Wednesday, August 01, 2007


Back to this editorial by The Wall Street Journal from July 21: Gridlock in the Air. These guys deserve Rupert.

”Ms. Blakey has been beseeching anyone who will listen to fix some of the problems with the air-travel system since well before this summer's delays put the overcrowding in the headlines and on politicians' agendas.”

Perhaps the editors at the WSJ are confused. Ms. Blakey is the person that is supposed to fix the problems -- not plead for others to fix them. It isn’t a lack of money that is holding her up from doing her job. Remember that post of mine entitled Buried Gems ? In it I included a link to Senate Report (No. 110-131). There are a lot of interesting things in that report. I’m not going to post the whole report -- that’s the reason Al Gore invented the internet -- but you would think the editors at the WSJ could find it if an old, worn out ex-controller can find it. From the report:

“The Committee recommends a total of $8,761,783,000 for FAA operations. This funding level is $43,209,783 more than the budget request, and $387,566,000 more than the fiscal year 2007 enacted level.”

If Ms. Blakey needs some money to solve the FAA’s problems all she has to do is ask for more. Congress appears to be in a generous mood (as was generally the case in my 25 year career.) Besides, what about all that money she saved by “getting tough” with the controllers. From the editorial:

She has also gotten tough with the air-traffic controllers union, which has placed her on the least-favorite-persons list of a number of Democratic politicians, including New York's Senator Schumer. Specifically, Ms. Blakey last year fought and won a battle with the controllers union over a Clinton-era pay package that was eating up a vast portion of the FAA's budget.

I see. It’s all Clinton’s fault. Not only is that excuse sounding hollow at this late date but it begs the question, why did Ms. Blakey sign a two year extension to that contract if it was so bad (in a Bill Clinton is the root of all evil sort of way.) Is it the money or isn’t it ?

This part was a hoot:

”Ms. Blakey's victory over the union was a necessary step toward getting the air-travel system back on track.

The WSJ guys think Ms. Blakey won. Oh yeah, that’s right, this is the “Mission Accomplished” crowd. All Ms. Blakey has done is start a war. This war won’t be over for years. Been there, done that. I even got a few t-shirts. The difference is that Ms. Blakey and Mr. Rumsfeld will be writing their memoirs while the people unfortunate enough to have served under them will still be trying to pick up pieces.

The real crux of this editorial finally comes out towards the end. It isn’t the controllers, it isn’t the overcrowded airports (it is the airports guys, not the airspace) -- the WSJ Editorial Board didn’t suddenly buy a heart and start worrying about the passengers suffering through the endless delays -- it’s the money. Hey ! It’s the WSJ. It’s always about the money.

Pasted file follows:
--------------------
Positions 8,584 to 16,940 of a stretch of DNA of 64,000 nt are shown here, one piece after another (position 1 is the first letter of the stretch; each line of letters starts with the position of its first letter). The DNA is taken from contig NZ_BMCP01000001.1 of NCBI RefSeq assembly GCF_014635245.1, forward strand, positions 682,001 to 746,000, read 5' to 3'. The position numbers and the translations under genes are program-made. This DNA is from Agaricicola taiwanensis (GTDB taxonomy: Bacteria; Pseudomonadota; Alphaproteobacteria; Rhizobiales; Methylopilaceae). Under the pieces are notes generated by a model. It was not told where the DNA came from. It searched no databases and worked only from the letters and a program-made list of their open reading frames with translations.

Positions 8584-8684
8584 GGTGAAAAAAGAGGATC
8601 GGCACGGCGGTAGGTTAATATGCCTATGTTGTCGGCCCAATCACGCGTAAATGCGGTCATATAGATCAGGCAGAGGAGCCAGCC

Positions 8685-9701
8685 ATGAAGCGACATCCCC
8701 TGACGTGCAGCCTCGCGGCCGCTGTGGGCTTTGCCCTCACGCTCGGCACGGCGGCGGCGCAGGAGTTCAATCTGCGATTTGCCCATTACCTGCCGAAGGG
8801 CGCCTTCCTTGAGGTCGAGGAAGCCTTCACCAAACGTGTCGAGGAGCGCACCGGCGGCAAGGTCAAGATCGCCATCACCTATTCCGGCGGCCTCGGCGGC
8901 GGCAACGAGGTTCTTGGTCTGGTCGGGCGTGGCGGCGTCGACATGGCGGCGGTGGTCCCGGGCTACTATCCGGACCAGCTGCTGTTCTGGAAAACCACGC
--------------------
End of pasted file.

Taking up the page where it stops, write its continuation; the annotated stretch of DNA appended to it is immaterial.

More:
”If Congress decided instead to privatize the whole system, as Britain, Canada, Germany and other countries have done in whole or part, we'd hardly object.”

I guess this is the reason y’all are the editorial guys and not the news guys. You wouldn’t object. That’s not exactly news is it ? (seeing as you’re the crowd that is promoting it.) Government bad. Business good. It’s the same old sad song. Unfortunately for this crowd it was the greatest government in the world that built the greatest air traffic system in the world. And Britain, Canada nor Germany can’t hold a candle to it. Not even if they all combined. So much for the theory that government doesn’t work. It does if you work at it.

The reason Ms. Blakey can’t fix the FAA mess is that she and the Bush Administration are busy destroying it. They don’t want the government to succeed at anything. Let me send you back to that Senate report.

“The FAA budget justification for fiscal year 2008 propose to restructure these two accounts along the lines of business of the agency. Under this proposal, one account would pay for the Air Traffic Organization, including both the operating and capital expenses of the organization. Another account, Safety and Operations, would pay for both the operating and capital expenses of the Aviation Safety office and other offices within the FAA. This new budget structure is consistent with the reauthorization proposal submitted by the President in February of this year.”

Pay attention now. You have to read between the lines. The FAA is being administratively carved up in preparation of privatizing. Air Traffic in one pot, Safety in another. The FAA isn’t going away. It will still be a regulatory agency. But if you privatize the operations side -- air traffic control -- you have a “toll booth” for the sky. The Senate report goes on to say:

“In addition to changes to the FAA budget structure, the reauthorization proposal submitted by the President this year would make significant changes to the financing of FAA programs. The proposal would replace the current system of aviation taxes with a new user fee system, and it would provide the FAA with the authority to borrow up to $5,000,000,000 from the Treasury. Such borrowing would be repaid by an automatic increase to one of the newly-proposed user fees.”

(emphasis added)

My, my, my what a tangled web we weave. There are more games being played than at the Olympics. And the WSJ Editorial Board is just serving it’s role in the world’s second oldest profession: peddler.

Don Brown
August 1, 2007

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